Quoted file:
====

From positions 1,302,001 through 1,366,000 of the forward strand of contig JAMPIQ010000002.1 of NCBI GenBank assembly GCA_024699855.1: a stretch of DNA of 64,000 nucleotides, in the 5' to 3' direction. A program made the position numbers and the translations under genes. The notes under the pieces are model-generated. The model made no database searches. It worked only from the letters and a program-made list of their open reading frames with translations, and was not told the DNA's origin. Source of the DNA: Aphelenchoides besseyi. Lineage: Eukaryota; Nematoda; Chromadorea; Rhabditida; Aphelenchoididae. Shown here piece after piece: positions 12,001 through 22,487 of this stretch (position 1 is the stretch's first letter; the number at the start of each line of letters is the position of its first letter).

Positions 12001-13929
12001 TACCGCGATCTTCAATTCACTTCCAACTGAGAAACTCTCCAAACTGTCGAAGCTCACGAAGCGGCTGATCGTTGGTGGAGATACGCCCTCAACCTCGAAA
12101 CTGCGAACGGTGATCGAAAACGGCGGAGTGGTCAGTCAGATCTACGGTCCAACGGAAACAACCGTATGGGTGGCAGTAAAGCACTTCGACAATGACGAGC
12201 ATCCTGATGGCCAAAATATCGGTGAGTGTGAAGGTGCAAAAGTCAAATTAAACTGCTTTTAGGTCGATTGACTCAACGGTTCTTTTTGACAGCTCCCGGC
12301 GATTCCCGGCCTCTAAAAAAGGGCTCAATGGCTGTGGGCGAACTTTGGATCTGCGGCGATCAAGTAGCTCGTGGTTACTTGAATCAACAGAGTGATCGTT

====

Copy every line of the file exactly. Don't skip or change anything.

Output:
From positions 1,302,001 through 1,366,000 of the forward strand of contig JAMPIQ010000002.1 of NCBI GenBank assembly GCA_024699855.1: a stretch of DNA of 64,000 nucleotides, in the 5' to 3' direction. A program made the position numbers and the translations under genes. The notes under the pieces are model-generated. The model made no database searches. It worked only from the letters and a program-made list of their open reading frames with translations, and was not told the DNA's origin. Source of the DNA: Aphelenchoides besseyi. Lineage: Eukaryota; Nematoda; Chromadorea; Rhabditida; Aphelenchoididae. Shown here piece after piece: positions 12,001 through 22,487 of this stretch (position 1 is the stretch's first letter; the number at the start of each line of letters is the position of its first letter).

Positions 12001-13929
12001 TACCGCGATCTTCAATTCACTTCCAACTGAGAAACTCTCCAAACTGTCGAAGCTCACGAAGCGGCTGATCGTTGGTGGAGATACGCCCTCAACCTCGAAA
12101 CTGCGAACGGTGATCGAAAACGGCGGAGTGGTCAGTCAGATCTACGGTCCAACGGAAACAACCGTATGGGTGGCAGTAAAGCACTTCGACAATGACGAGC
12201 ATCCTGATGGCCAAAATATCGGTGAGTGTGAAGGTGCAAAAGTCAAATTAAACTGCTTTTAGGTCGATTGACTCAACGGTTCTTTTTGACAGCTCCCGGC
12301 GATTCCCGGCCTCTAAAAAAGGGCTCAATGGCTGTGGGCGAACTTTGGATCTGCGGCGATCAAGTAGCTCGTGGTTACTTGAATCAACAGAGTGATCGTT